An example of this is the Ushahidi platforms done in Egypt for the Parliamentary elections: 5 platforms were set up to monitor the elections. The only one of them that was a huge success in terms of report gathered, quality of information, verification process and structure was the U-Shahid one. Why? I would love to say that this is because I worked on it (conflict of interest?) but the true is that in that project the tech part was really only the 10%: the project was a 5 months projects, with massive trainings, a month of project design, evaluation and monitoring system set up, sustainability study on the systems already present in the country.

The project was a success because of everything that you cannot see in the platform and that was the real difference in bw that projects and the others: the massive investment in terms of time, money and human resources that the project deployed. Tech is not easy but either is the non -tech part of the project.

3. The use of technology is an end in itself. Lots of people are getting increasingly excited with the use of technology. And with reasons: developing and poor countries as well as repressive regime are witnessing the emergence of new phenomenon of digital activism that are changing the political and social landscape and even if the debate on their efficacy or not is still going on, there is no doubt that those technologies are having an effect. But there is also a decreasing number, in my opinion of understanding of what is success in a technology based project: I am witnessing more and more a quantitative approach to the use of technology and less and less a qualitative approach.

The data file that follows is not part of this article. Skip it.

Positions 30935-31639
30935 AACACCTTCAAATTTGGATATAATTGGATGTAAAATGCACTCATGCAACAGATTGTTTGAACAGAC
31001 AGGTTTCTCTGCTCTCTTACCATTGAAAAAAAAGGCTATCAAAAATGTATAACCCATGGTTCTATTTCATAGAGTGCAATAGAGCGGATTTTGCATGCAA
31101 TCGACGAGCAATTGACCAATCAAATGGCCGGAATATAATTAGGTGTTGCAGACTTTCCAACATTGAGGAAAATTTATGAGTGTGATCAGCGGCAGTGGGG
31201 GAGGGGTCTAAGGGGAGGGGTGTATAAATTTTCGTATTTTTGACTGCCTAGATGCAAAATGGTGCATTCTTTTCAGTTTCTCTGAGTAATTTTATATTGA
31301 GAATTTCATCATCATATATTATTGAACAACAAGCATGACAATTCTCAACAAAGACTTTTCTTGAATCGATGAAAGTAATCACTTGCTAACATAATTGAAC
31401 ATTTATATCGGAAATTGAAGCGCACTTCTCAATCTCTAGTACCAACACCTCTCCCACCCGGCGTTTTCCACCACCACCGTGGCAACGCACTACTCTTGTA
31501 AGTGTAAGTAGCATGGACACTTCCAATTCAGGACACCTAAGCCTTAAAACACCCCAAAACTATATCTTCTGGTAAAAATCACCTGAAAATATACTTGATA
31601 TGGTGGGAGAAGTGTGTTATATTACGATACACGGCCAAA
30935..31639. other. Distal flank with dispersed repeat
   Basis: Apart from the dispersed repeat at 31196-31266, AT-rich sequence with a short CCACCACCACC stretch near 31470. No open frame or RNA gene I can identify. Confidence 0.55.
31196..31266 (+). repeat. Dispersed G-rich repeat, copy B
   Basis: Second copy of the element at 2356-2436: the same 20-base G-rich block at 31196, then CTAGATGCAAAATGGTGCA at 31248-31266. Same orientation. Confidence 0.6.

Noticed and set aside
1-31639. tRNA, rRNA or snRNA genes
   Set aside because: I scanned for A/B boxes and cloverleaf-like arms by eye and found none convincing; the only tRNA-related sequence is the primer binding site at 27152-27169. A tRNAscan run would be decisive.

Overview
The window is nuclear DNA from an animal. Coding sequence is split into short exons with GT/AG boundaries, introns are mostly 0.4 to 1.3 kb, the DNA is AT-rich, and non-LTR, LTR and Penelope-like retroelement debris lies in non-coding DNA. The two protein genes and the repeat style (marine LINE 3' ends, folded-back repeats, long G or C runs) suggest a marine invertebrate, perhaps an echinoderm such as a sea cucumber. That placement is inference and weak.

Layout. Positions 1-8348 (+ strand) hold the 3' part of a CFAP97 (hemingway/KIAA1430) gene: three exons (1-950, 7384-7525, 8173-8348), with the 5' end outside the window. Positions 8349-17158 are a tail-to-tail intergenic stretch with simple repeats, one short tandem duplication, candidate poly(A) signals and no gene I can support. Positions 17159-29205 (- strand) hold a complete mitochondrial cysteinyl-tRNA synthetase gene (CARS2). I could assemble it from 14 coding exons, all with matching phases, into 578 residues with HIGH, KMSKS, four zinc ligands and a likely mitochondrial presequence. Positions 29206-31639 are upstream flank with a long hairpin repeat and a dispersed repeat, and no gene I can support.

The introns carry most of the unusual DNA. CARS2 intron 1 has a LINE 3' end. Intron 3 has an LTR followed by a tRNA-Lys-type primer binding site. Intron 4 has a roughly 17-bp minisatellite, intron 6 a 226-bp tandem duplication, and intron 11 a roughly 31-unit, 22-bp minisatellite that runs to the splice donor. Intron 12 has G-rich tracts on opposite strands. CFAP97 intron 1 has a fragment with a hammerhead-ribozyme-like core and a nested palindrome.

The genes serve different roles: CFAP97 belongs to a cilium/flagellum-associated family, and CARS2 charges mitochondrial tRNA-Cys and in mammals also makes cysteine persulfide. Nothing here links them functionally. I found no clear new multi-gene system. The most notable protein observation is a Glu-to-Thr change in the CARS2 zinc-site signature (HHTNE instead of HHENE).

The Ushahidi platform in this is a good example: people mostly look at the number of reports in a platform, or how many time has been used or viewed at, but not at what the reports are saying, who is following up on the reports, what the effect of the use of the platform is. Technology is still most of the time an end in itself and not just a way to develop a project. This can be very problematic because technology is not a panacea, and it cannot be the goal: sometimes thing are better without the use of technology or sometimes it is just not the right tool for that problem.